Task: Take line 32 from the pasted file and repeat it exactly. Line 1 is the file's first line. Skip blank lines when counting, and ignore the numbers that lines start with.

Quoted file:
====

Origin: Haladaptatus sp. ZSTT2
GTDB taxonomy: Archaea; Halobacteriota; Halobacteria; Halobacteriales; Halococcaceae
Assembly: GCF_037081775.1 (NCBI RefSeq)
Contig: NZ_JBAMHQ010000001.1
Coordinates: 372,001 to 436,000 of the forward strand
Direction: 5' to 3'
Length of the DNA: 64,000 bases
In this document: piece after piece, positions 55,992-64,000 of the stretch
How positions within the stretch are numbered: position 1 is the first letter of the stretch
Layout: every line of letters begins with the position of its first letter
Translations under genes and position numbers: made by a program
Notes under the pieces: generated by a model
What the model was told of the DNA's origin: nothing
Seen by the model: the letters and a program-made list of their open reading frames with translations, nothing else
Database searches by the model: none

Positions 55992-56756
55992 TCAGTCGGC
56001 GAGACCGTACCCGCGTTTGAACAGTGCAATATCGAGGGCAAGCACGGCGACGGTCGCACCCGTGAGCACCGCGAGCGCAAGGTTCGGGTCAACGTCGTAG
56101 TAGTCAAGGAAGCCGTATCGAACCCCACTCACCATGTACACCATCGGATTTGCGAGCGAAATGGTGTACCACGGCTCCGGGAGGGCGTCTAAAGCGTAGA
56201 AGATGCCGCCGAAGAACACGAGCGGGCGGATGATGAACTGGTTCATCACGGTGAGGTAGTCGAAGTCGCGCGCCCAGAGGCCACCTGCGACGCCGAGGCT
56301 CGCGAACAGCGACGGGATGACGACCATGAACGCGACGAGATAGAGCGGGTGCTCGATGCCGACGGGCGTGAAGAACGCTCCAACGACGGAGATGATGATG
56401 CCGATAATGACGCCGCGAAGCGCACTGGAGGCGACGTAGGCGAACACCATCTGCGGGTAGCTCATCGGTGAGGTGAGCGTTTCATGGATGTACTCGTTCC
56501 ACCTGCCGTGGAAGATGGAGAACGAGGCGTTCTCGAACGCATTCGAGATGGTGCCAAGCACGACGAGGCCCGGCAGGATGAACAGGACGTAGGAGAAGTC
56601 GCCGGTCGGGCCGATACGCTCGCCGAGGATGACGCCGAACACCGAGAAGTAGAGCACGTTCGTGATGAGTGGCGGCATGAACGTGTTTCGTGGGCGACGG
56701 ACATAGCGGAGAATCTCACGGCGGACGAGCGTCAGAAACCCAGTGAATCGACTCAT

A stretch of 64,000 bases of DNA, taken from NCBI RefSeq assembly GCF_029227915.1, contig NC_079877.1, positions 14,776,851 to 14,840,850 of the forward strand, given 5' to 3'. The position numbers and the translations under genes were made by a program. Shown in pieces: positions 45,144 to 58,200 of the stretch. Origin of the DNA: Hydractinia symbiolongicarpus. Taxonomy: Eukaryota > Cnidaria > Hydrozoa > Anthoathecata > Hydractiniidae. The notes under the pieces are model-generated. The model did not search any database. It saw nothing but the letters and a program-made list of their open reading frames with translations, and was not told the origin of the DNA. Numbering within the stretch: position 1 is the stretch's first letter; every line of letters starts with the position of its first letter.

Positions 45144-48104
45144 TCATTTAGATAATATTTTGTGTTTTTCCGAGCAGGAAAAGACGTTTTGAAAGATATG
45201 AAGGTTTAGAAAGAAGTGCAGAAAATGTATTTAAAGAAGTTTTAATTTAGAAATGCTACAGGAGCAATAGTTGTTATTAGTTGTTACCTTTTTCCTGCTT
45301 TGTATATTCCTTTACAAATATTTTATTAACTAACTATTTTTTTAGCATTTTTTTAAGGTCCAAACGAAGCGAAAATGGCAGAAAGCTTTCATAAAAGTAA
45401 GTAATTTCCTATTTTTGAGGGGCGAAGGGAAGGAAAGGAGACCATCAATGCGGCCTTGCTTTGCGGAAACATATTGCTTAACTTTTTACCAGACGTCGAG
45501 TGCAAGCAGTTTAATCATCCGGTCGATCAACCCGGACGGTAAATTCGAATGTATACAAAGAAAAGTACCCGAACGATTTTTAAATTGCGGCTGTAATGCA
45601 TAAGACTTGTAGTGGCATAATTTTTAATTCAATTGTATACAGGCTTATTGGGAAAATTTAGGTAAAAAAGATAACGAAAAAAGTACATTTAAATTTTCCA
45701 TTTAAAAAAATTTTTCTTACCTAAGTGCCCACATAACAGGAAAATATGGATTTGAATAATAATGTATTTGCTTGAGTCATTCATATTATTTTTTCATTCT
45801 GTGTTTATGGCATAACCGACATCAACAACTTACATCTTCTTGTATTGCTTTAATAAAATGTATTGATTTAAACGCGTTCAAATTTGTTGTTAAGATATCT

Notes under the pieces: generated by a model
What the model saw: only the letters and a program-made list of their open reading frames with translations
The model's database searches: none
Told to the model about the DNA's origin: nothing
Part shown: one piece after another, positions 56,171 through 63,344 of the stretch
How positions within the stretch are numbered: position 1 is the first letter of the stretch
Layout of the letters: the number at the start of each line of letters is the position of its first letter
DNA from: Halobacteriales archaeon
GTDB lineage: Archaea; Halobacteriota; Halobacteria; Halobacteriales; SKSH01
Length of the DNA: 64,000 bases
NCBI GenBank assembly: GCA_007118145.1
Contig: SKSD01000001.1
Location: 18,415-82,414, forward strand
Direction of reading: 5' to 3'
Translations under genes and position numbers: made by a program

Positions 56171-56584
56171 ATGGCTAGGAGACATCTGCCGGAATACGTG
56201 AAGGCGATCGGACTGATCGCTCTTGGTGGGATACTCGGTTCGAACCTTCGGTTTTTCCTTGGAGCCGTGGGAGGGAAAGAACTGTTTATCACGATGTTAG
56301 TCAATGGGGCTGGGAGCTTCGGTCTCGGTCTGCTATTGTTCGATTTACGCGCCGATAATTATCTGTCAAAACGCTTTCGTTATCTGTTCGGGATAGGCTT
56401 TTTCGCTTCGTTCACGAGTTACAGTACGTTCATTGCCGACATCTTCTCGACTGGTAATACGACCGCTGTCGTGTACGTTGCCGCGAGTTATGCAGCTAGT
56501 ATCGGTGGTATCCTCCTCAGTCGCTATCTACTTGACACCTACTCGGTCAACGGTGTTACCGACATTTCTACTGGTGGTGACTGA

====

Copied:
45501 TGCAAGCAGTTTAATCATCCGGTCGATCAACCCGGACGGTAAATTCGAATGTATACAAAGAAAAGTACCCGAACGATTTTTAAATTGCGGCTGTAATGCA